In The News
Toothless pit bulls chewing on a Hagel bagel
By Dominique Paul Noth
Editor, Milwaukee Labor Press
Posted February 1, 2013
Clearly there are reasonable criticisms of current White House policy. I for one am disturbed by an education agenda that fails to realize that decimating arts, music and other programs actually cripple better math, science and graduation results.
But weigh the question marks about Obama’s tenure against the ugly out-of-date out-of-sync opposition, from GOP state legislators churning out bills that fail the simplest job creation test but reward their biggest corporate donors to continued blistering assaults on respected but liberal social policies.
But mainly this week was the old guard acting like San Juan Hill and the My Lai massacre should still be the American way. That was the ongoing vicious attack on military hero Chuck Hagel, nominated for Secretary of Defense and clearly chosen because of his concern that the grunts only be sent into battle as the final resort.
Incidentally the first person to recommend him for the position 12 years ago was Sen. John McCain, a fellow Vietnam veteran who also bravely served in the quagmire that justifies Hagel’s vision.
Now lobbying groups on the right pretending to be Obama acolytes have joined McCain in twisting the bayonet into an old friend.
McCain – weirdly – is refighting the war in Iraq that most Americans today understand we were misled into. Hagel, as was Hillary Clinton, Joe Biden and other senators, trusted the president on weapons of mass destruction – falsely, it quickly turned out. Hagel’s sin was to grow up about that war before most of his party buddies in the Senate did. Apparently they can’t forgive him for being right and for then maturing with the times.
But reasonable has not been central in the modern lexicon of GOP senators attacking the president’s staff and cabinet choices. A little licking of wounds is natural, but this extended fury is unnaturally bestial. Long gone are the days of presumption that a president can choose his own cabinet, which once led stalwart progressive Russ Feingold to feel it was a duty of bipartisanship to let pass the Bush choice of John Aschcroft as attorney general, trusting that an ethical standard might emerge. Sadly, it only did in sections – and the Justice Department is still seeking balance from those bad years.
Hagel was clearly unprepared for the personal nature of the attack from old friends. Lindsay Graham pressed him to reveal some public official who said something “dumb” (or had been pressured by pro-Israel moneybags, though we all know that moneybags wield unnatural influence on the Senate) offering openings again and again that Hagel ignored. After all, he was a cloakroom colleague of Graham, who has the reputation as the most invective laden spewer of dumb things off the floor in the Senate.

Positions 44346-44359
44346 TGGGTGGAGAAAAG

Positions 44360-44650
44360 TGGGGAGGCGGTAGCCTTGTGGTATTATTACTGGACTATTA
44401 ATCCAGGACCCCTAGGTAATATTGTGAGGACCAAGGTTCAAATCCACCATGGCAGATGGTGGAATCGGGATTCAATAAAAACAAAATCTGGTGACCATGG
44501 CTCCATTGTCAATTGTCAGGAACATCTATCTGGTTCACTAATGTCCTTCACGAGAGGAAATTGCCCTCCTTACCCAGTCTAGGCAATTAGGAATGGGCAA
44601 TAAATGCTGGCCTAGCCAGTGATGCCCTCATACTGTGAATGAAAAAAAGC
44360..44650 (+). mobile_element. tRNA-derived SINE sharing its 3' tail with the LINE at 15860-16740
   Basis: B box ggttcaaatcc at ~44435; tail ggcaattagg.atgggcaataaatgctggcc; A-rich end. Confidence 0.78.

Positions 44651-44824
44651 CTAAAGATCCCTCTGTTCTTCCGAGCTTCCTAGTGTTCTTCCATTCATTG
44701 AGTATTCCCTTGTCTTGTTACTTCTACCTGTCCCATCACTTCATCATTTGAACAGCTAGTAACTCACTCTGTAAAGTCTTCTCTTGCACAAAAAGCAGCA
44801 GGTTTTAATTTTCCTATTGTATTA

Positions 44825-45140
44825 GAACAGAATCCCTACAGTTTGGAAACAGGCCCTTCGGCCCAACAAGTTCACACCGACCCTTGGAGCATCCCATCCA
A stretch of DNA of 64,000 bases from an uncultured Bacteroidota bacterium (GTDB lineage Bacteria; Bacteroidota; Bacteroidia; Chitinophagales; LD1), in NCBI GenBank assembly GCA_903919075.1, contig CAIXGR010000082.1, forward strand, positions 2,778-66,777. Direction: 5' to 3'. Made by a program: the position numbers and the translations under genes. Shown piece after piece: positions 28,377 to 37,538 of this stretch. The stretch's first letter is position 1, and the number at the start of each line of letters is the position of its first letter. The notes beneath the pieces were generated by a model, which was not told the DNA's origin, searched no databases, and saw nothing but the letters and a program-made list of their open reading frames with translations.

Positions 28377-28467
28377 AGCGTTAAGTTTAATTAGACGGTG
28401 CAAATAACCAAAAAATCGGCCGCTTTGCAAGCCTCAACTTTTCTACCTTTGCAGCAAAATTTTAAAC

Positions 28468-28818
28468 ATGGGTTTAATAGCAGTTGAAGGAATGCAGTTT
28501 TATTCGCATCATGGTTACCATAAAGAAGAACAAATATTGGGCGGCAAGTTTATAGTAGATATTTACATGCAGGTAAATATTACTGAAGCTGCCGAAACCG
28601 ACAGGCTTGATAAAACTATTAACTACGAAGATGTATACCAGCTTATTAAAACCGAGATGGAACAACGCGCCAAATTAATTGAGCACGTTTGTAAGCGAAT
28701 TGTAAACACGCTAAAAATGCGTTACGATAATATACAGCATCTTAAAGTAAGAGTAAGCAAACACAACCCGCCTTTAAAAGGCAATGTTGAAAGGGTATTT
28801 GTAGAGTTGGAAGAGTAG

Hagel could have, perhaps should have, reminded McCain that he supported him for president over George Bush in 2000 during the sort of ugly personal attacks against McCain that McCain now seems willing to dump on Hagel. But he held his temper, reminding observers this was the calm required in the Cabinet, a growth from the era when, as a member of the Senate, he occasionally joined the McCain world in shooting from the hip.
Such control and caution in today’s media world made Hagel look hesitant, baggy-eyes holding firm against the calculated one-liners and even video attacks readied by his opponents. Part of his control was knowing he had the votes and the president’s support. Why roll around in the dust with a small hill of ants?
But what’s happening today is the amuck running Republican tendency to chew their own tails and fight battles lost long ago. It sounds sadly familiar, more proof that the new Republican effort to sound sensible is more a matter of public relations posture than attitude correction.
It may actually be Democrats who should have a deeper concern about conservative Hagel, but it is a sign of their trust for Obama in allowing him to choose someone who will argue with him, probably fight with him and bring a different candid viewpoint to vital military decisions. That was Hagel’s reputation in Congress – tough straight talk and pragmatic business ability. Obama appears to like disagreement and Hagel believe this president will make responsible final decisions.
Hagel will immediately face tough issues -- oversight and cuts to the massive defense budget, modernized dispensation of troops around the globe, correcting the horrible record of sexual assaults in the military, all issues he addressed at the hearings in moments that did not receive much television coverage. Ironically most of the repeated sound-bites dealt with areas he had much to say about in the Senate but will not decide in the Cabinet -- policies toward Israel, Syrian and Iran that are mainly the provenance of the president and the secretary of state.
Viewers saw ample proof of an aging tired wing of the GOP trying to punish a once much admired colleague for recognizing faster than they did how America was duped -- and for growing up on social issues. By picking out phrases from a long record in the freewheeling Senate, many statements he probably now regrets, they fail to recognize a common principle of the American dream and major religions – personal growth and redemption.
Perhaps that’s why even many conservatives tell me they admire Hagel’s journey.